Equipping nonprofits to advance social change

Organizations and Leadership

Written by Frances Kunreuther

Recently, we have been getting a lot of requests to talk about two of our reports that came out a few years ago, Structuring Leadership: Alternative Models for Distributing Power and Decision  and What Works: Developing Successful Multigenerational Leadership. Both reports focus on the way organizations operate and the role leadership plays in the decision-making process. They help us think about the possibilities for creating structures and processes that support new and diverse leadership across the organization. And it doesn’t really take that much.

What Works was a survey of nonprofit staffers done with idealist.org  that asks, what makes a good workplace and what do you need to do your best work. Survey respondents told us that good workplaces have 1) clear function and structures, 2) adequate benefits and supports, 3) collective belief in mission (less important for millennials), 4) transparency and input in decision-making, and 5) leadership development (less important for boomers).

But when asked what helps them do their best work, the order shifts. Here, what ranked first – which most people had – were positive relationships, especially with direct supervisors, including mutual respect, shared or understood responsibility, and accountability on both sides of the relationship.  That was followed by belief in the mission: 87% of the respondents believed in the mission and 77% believed their work contributed to the organization’s mission. In the third-ranked area, transparency and input in decision-making, we found that less than half of the respondents were informed of how/why decisions were made about their work/program. Fourth, new opportunities (challenges and advancement) also fell short with just over 20% reporting there were clear avenues for salary increase and promotion. Clear function and structures was ranked fifth.

Finally, it also was striking to find out what social sector staffers did not rank highly. Workplace flexibility, input and feedback from others, outside support and relationships were all of less concern to respondents; with even less interest in (outside) leadership development, and collaboration and teamwork, even though most people worked in teams. Diversity was an area that also had a low ranking (across race/gender) especially among generation X and millennials; however we found that those people who said they worked in diverse teams were happier with their positons than those who did not.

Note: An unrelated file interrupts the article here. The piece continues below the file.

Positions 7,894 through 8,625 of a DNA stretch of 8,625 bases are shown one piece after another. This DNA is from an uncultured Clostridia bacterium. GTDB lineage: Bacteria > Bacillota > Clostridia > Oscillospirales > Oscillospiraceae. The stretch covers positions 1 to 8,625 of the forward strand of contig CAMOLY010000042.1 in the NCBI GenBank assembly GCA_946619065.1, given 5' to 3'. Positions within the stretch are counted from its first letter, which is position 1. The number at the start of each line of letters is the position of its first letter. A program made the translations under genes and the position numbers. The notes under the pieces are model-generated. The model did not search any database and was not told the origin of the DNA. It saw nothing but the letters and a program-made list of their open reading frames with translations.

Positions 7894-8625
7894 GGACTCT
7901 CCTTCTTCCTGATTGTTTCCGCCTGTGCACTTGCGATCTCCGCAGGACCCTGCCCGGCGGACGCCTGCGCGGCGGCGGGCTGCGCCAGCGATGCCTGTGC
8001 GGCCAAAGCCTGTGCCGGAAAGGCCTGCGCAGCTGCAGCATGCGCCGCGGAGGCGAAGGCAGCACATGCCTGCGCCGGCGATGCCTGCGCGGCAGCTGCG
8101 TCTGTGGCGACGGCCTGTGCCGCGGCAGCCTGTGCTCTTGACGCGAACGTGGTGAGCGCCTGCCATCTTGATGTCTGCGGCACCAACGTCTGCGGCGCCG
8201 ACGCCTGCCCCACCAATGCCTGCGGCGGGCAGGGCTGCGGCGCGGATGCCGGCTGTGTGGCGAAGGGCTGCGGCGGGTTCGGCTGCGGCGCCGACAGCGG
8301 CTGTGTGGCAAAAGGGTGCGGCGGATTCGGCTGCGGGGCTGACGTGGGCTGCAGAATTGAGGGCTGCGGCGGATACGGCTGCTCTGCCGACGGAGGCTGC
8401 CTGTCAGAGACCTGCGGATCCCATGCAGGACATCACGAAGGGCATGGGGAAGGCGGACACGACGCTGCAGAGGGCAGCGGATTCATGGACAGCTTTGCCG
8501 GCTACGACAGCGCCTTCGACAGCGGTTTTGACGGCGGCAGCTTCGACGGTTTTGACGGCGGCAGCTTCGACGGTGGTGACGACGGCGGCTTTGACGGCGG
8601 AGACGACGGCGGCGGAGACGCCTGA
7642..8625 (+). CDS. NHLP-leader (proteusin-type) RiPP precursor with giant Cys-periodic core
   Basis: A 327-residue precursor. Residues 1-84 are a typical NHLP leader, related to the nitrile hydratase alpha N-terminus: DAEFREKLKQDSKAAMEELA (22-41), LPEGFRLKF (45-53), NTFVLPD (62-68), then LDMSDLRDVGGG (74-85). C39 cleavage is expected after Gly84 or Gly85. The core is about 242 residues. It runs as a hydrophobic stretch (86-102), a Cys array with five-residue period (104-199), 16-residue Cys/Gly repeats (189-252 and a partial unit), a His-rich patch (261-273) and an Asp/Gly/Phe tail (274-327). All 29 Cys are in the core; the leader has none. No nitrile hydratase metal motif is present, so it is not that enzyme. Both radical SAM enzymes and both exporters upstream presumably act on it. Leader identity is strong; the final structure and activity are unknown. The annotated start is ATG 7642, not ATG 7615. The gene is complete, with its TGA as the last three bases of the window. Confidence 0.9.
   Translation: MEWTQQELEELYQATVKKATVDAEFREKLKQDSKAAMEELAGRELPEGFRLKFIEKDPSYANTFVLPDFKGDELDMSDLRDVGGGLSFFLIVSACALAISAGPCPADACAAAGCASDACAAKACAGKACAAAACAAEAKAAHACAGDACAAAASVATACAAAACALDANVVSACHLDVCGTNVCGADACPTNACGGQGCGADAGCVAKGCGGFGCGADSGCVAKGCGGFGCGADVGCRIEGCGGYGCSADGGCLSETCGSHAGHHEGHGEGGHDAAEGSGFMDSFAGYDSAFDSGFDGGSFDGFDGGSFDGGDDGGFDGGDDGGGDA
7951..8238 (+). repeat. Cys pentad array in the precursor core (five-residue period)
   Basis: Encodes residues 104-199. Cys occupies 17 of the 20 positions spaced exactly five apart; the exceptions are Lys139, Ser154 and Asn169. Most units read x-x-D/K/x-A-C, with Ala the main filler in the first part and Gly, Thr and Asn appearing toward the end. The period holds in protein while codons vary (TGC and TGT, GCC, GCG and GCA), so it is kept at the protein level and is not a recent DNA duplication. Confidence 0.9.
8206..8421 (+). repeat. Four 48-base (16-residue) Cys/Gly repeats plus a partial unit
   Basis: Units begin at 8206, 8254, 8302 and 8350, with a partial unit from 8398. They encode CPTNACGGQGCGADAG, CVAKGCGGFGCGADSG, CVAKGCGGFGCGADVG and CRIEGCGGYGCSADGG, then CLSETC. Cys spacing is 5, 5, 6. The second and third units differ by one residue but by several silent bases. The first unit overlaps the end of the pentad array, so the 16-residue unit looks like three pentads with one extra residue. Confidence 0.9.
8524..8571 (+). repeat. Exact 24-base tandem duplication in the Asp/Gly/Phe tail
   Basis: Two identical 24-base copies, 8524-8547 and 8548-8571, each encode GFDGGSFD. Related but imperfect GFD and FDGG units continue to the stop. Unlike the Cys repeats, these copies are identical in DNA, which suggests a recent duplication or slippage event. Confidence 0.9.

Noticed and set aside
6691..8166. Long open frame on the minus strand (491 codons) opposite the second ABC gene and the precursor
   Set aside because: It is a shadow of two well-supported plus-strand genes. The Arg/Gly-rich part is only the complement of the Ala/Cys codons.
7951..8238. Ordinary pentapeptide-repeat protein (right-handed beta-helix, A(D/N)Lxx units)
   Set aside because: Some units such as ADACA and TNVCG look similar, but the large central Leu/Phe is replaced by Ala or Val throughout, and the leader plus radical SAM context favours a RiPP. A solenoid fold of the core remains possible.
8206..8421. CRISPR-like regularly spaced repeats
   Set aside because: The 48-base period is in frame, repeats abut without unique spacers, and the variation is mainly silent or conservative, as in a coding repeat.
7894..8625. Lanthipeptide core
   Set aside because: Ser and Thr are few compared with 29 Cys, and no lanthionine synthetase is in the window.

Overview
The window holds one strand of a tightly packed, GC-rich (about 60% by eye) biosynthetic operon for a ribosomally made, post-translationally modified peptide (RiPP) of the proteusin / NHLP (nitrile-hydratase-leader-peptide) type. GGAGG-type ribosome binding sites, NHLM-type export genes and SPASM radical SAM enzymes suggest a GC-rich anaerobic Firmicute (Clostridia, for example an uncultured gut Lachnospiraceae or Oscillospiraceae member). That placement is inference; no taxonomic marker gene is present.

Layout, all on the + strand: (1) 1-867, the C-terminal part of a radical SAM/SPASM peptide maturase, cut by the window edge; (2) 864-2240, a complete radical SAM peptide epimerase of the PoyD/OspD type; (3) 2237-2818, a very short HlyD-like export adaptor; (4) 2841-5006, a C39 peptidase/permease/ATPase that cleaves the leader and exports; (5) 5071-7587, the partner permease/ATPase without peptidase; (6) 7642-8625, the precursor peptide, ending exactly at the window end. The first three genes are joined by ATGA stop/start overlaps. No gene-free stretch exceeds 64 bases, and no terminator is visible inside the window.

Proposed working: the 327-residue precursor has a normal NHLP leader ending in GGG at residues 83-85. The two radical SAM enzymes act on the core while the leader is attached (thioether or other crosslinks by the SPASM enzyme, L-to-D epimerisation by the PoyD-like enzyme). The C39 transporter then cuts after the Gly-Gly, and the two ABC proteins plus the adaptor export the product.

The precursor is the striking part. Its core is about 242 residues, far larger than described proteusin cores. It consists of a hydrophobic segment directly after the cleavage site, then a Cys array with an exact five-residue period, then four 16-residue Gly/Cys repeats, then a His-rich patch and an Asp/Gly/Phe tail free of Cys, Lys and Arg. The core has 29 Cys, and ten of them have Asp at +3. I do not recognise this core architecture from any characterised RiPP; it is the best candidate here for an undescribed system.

Finally just a word about our report, Structuring Leadership: Here we looked at social sector organizations that place a high emphasis on either a shared model of decision-making and/or distributed leadership. We found organizations that look like traditional hierarchies from the outside can embrace leadership practices that actually distribute authority and responsibility throughout the organization. We also learned that non-traditional leadership structures such as one or more co-executive directors/presidents can still operate in very traditional ways. Organizations that were able to distribute leadership in the organization engaged in four practices:

1. High levels of trust: Strong trust came up in two ways – as both necessary to operating within a distributive leadership structure, but also as a result of operating that way. In other words, the process of trusting people to make good decisions leads to further increased trust in the organization.

2. Investment in learning: Investing resources in the learning and development of staff was a key practice that allowed staff members to make informed decisions individually and to contribute to shared decision-making.

3. Values are important: Values-based leadership – as well as building a structure that supports organizational values – is another important part of distributing leadership.  

4. Patience and Time: Approaching organizational structure in a new way meant creating time in the organization for these activities. Initially these changes can mean investing in a process that could last several months, but respondents believed that the results lead to increased impact.

What do we know about what makes organizations work well for staff and impact? These two reports might be a good place to start.

Leadership leadership structures and practices organizational decision making organizational structures workplace